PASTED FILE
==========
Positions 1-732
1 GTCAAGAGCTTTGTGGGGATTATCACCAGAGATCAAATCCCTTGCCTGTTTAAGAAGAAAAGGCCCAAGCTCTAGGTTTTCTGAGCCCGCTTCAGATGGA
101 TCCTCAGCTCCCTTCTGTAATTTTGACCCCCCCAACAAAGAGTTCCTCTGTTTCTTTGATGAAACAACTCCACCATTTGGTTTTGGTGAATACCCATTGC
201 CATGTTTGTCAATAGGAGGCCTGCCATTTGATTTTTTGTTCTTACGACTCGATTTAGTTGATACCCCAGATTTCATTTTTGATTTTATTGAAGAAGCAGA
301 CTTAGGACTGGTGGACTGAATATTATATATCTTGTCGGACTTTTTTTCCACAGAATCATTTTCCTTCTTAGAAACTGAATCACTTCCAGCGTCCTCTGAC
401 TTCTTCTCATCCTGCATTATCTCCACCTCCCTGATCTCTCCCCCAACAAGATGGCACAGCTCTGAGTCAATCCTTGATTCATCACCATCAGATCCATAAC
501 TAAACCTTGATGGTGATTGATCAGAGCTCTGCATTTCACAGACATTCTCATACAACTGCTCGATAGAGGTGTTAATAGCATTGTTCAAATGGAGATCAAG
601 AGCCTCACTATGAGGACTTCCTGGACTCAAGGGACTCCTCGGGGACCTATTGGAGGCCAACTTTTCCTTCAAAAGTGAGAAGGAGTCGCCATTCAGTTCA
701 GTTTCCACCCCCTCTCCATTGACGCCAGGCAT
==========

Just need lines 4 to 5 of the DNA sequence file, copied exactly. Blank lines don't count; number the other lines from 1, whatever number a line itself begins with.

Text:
201 CATGTTTGTCAATAGGAGGCCTGCCATTTGATTTTTTGTTCTTACGACTCGATTTAGTTGATACCCCAGATTTCATTTTTGATTTTATTGAAGAAGCAGA
301 CTTAGGACTGGTGGACTGAATATTATATATCTTGTCGGACTTTTTTTCCACAGAATCATTTTCCTTCTTAGAAACTGAATCACTTCCAGCGTCCTCTGAC